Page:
Part 2 of 4: LA Native in NYC
This is part two (Friday 7/13) of a four part write-up of my eating escapades in NYC this past weekend.
Morandi: My second day began with breakfast at this Italian trattoria. Although mostly empty, I love the design as it feels very rustic but homey and comfortable. The staff was extremely pleasant and offered seating anywhere I liked. I knew going in that the pastry basket is well-received but I am not a big fan of sweet breakfasts. However, I did decide to start with an order of the mazarazi, a pistachio sweet bread. The two wedges were about an inch thick, light, moist and fluffy with a wonderful nutty pistachio flavor that was not overwhelming. My main savory dish was the uova in camicia, two poached eggs over artichokes, peas and fava beans. While a simple dish, the poached eggs were perfectly done and the vegetables were sweet and melded together well with the runny yolk. The dish needed a bit of salt but a pinch from the provided container solved that issue. I was also offered freshly cracked black pepper by the server and happily obliged. To tie everything together, a glass of fresh-squeezed grapefruit juice that was tart, a bit sweet and had a good amount of pulp. Definitely enjoyed my breakfast here and would love to come back to try some of the other breakfast offerings (especially the other breakfast pastries!).
William Greenberg Desserts: Prior to spending the morning at The Met, I had intended to do a black and white cookie showdown between this bakery and Glaser's. Alas, upon arrival, I found that Glaser's was closed and on vacation until August. From my understanding, the hallmark of a good black and white cookie is that it be very moist due to the cake-like batter when this cookie is made (a drop cookie). However, I found that the cookie here was too much like a cake. While super moist, the almost cloying sweetness reminded me too much of a very airy cupcake flattened out. The chocolate frosting was hardened on but melted easily to a warm hand and offered a very rich chocolate flavor. The vanilla was fine but I didn't find it too special. Although there are other baked items offered, I only tried the original black and white and was disappointed.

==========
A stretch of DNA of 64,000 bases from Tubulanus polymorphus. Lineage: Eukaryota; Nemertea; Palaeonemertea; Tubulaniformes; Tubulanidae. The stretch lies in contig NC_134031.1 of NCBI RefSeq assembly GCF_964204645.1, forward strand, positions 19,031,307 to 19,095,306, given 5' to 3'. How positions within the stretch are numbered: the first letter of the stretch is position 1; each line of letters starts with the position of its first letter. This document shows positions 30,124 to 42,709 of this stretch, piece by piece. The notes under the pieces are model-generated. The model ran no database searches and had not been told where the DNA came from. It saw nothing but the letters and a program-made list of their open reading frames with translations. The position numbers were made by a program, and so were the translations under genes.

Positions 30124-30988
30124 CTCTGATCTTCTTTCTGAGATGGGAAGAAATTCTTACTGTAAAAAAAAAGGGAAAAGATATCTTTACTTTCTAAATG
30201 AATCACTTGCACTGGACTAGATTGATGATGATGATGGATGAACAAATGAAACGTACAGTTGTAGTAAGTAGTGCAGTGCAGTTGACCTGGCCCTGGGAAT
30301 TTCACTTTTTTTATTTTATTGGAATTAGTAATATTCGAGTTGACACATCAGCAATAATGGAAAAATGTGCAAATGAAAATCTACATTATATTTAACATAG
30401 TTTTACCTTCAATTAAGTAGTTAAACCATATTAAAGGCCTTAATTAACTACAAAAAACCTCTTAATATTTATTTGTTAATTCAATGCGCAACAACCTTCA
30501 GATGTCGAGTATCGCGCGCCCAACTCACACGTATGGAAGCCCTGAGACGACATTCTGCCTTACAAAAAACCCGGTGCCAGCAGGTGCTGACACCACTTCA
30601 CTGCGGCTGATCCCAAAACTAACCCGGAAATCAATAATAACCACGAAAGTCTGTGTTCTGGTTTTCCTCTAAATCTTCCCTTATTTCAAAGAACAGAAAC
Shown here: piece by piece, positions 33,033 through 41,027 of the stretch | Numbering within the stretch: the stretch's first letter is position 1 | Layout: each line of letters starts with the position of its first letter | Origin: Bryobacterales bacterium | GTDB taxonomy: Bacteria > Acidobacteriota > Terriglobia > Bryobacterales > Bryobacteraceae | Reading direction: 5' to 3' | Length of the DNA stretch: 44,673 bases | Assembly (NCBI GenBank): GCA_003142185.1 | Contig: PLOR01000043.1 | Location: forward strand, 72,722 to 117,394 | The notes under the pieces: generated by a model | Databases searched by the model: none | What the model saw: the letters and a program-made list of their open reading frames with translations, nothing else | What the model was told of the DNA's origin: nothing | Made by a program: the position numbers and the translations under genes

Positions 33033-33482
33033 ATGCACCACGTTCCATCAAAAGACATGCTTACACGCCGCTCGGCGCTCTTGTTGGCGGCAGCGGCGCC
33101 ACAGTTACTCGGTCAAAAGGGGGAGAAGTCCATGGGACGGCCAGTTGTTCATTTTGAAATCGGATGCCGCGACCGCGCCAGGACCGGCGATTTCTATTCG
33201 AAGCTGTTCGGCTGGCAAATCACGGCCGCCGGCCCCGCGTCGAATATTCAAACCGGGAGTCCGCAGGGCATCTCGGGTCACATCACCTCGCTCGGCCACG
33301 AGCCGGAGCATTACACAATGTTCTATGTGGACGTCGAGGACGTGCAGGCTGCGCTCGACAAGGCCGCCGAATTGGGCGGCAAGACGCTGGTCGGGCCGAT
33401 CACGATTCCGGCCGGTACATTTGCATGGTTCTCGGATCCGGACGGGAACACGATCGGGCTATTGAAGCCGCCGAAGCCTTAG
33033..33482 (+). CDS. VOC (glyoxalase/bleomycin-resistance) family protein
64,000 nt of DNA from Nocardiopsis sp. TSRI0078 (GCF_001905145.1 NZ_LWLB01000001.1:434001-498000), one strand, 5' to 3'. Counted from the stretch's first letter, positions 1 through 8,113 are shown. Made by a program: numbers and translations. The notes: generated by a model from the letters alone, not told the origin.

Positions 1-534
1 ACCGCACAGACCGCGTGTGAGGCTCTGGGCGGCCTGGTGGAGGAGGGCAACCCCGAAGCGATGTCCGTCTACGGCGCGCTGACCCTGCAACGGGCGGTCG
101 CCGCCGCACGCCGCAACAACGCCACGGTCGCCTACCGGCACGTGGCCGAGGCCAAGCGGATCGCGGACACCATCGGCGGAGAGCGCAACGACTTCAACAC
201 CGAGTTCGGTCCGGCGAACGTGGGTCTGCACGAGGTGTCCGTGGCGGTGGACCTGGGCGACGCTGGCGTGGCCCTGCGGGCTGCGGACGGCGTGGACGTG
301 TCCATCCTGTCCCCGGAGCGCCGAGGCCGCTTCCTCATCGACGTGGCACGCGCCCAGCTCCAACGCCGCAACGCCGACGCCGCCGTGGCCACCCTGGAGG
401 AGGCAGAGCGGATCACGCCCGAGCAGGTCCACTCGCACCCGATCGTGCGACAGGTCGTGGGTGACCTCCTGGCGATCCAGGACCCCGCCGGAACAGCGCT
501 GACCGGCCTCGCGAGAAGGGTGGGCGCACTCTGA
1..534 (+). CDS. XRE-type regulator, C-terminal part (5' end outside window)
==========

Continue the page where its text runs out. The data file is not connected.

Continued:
Motorino Pizza: After a morning at The Met, I was to meet a friend here for lunch but she ended up being held up at the office. Regardless, I found the place easily enough and was happy to see that it was not too busy a little before 1PM. I was quickly seated and set out to order the prix fix lunch menu of a green salad and choice of one of four pizzas for $12. My choice was their well-known Brussels sprouts. The green salad was fresh with no limp or soggy greens. The dressing was a simple small spout of balsamic vinegar and olive oil. When the pizza arrived, I was met with a slightly irregular circle of brown, bubbly crust speckled with beautifully roasted Brussels sprouts and studded with the pink pancetta all tied together with evenly melted mozzarella. The crust underneath had a great, even char with the middle moist and just starting to take on wetness. The aroma was that of roasted Brussels sprouts and garlic. My first bite was of vegetal sweetness from the brassica, an airy, crisp, chewy crust that didn't get in the way with a nice bite from the fresh garlic and porky saltiness of the pancetta. The cheese was creamy and flavorful. I happily devoured the entire thing much more quickly than I had intended and seared the roof of my mouth along the way. For $12 before tax and tip, this is an amazing deal. Come here for lunch if you are in the East Village; I will be back. Service was courteous and prompt.